Last November, a massive fire at the Tazreen Fashions factory in Bangladesh killed over 100 garment workers. Just months later, in April of this year, Rana Plaza, an eight-story garment factory, collapsed, killing over 1,100 people in what has been called “the worst industrial accident in the history of the garment industry.” Both tragedies had a Walmart connection: Walmart-brand apparel was found in the rubble at Tazreen, and one of the factories in Rana Plaza listed Walmart as a customer it made goods for.
After the Rana Plaza tragedy in Bangladesh, Walmart issued a series of bold proclamations. Well, we here at WMTS decided that it might be worth checking in to see if Walmart has lived up to its promises.
Big news today for Walmart director Tim Flynn, who also sits on the board of JPMorgan: JPMorgan and four regulators announced a settlement on the London Whale matter in which the company will pay $920 million in fines and acknowledge misconduct by company management.
Three months ago, when Jim Cash was named Walmart’s new lead independent director, we noted:
It got overshadowed in the press coverage of the company’s disappointing same-store sales figures, weak traffic, and downward revision of guidance for the rest of the year, but Walmart reported yesterday that it spent about $82 million in the second quarter on FCPA and compliance matters—12 percent more than it spent in the first quarter and well above its projection of $65-70 million. Add that to the $230 million the company spent in Fiscal Year 2013 and the first quarter of Fiscal Year 2014, and the total reported spending to date on FCPA-related matters is $312 million.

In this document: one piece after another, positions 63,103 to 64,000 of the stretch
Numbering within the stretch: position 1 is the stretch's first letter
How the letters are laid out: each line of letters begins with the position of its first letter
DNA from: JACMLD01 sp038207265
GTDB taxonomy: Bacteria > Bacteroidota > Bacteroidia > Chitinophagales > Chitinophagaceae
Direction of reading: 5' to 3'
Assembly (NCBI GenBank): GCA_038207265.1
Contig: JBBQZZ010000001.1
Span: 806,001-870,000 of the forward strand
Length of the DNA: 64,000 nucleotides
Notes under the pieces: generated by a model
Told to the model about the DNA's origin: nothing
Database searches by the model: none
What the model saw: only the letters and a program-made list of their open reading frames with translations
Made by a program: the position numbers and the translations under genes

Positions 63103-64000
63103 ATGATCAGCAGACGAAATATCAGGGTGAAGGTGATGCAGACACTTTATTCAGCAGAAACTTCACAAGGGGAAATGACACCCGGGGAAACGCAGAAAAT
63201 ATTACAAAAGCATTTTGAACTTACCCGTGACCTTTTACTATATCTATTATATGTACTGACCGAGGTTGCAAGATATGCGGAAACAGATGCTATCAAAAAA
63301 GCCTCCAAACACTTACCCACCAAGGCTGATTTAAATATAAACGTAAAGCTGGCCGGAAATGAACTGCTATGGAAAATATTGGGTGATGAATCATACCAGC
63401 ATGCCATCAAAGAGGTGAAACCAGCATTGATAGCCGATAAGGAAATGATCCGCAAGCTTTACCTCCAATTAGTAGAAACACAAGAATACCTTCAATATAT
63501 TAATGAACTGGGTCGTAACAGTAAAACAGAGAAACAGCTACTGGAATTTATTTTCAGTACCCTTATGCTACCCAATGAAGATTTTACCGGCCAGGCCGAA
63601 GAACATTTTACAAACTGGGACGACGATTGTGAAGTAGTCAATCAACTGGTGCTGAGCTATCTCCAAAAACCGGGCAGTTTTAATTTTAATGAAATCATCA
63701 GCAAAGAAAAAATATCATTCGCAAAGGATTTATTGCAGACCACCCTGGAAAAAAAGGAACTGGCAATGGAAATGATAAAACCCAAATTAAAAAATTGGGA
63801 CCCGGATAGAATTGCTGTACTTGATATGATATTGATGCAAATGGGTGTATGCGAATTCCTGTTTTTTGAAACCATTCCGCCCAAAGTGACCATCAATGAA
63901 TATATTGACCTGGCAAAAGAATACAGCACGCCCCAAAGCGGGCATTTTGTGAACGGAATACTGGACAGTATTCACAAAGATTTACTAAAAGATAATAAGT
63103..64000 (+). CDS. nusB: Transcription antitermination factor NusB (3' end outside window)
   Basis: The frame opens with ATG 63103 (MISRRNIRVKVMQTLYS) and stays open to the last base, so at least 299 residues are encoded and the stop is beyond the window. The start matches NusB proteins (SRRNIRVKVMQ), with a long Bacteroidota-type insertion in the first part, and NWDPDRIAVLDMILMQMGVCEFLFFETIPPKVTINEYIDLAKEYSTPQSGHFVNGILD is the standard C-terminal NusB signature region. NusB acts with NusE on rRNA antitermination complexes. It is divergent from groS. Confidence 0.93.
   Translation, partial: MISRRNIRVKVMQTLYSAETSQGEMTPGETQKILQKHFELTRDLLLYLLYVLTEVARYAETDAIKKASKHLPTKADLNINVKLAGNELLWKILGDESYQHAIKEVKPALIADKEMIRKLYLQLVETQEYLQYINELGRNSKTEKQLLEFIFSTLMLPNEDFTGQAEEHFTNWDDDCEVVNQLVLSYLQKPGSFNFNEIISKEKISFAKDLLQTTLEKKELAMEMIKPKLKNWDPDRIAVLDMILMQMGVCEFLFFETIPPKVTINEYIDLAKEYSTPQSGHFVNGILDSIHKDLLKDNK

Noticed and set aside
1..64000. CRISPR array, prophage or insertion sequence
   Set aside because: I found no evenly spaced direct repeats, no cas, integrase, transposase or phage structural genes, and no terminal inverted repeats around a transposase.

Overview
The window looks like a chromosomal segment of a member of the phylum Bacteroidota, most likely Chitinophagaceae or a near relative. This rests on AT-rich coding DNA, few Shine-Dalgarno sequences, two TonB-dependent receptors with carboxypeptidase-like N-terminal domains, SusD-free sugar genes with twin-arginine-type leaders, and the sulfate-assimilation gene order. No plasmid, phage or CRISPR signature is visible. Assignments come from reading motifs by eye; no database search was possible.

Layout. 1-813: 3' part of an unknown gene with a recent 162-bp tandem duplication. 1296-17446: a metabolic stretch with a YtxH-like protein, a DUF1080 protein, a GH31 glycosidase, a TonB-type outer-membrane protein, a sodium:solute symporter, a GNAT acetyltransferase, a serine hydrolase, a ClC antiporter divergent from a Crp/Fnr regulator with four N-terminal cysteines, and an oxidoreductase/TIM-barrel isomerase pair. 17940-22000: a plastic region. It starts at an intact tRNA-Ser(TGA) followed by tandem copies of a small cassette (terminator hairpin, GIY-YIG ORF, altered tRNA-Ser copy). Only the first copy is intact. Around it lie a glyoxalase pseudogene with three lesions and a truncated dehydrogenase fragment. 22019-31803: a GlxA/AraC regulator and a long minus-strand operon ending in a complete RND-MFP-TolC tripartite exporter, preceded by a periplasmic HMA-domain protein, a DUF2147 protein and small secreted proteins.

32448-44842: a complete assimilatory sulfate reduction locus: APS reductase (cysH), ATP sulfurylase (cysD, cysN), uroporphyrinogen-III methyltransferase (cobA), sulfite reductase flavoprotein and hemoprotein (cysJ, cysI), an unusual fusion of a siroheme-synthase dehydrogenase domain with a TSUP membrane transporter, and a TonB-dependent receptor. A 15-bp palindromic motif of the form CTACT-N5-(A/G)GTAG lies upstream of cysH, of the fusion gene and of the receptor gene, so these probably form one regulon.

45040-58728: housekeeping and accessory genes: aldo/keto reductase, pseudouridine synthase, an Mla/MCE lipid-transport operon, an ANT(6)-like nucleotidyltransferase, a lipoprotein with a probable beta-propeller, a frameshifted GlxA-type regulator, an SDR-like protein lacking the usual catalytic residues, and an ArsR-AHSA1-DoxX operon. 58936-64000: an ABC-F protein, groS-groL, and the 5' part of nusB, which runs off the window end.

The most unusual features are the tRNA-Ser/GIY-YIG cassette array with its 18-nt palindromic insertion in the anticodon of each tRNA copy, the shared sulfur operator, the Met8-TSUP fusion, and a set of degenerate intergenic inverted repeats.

Walmart’s taking yet another hit on labor issues today, as the U.S. Labor Department announced a corporate-wide settlement agreement between the Occupational Safety and Health Administration (OSHA) and Walmart that requires the company to fix safety and health problems in nearly 3,000 of its stores. Walmart is also required to improve training related to hazard communications and the use of trash compactors and harsh cleaning chemicals, and will pay a $190,000 penalty.
Everyone knows that the costs related to Walmart’s Foreign Corrupt Practices Act (FCPA) investigation are huge – more than $200 billion spent already. And all Walmart staff are familiar with the Walmart Global Ethics Office – it’s the place that most would go if they had information that might aid the investigation. But everyone probably doesn’t know about whistleblower protections that were part of the Dodd-Frank legislation passed in 2010. Under Dodd-Frank, employees are given financial incentives and anti-retaliation protections for reporting securities violations like the FCPA to the Securities and Exchange Commission.
It’s common knowledge that the FCPA investigations are costing Walmart a fortune. WMTS has previously documented the figure. What’s not known is when it will all end.
The final vote count from the Walmart annual meeting is in. With the Walton family owning a majority of company shares, the results were in effect pre-determined. (Spoiler alert: the vote went the way the Waltons wanted. And critics say the new board is weaker and less independent than the old one.) But like last year, the shareholder vote demonstrates considerable dissatisfaction with the company’s leadership, particularly audit committee chair Christopher Williams, CEO Mike Duke, and Chairman Rob Walton.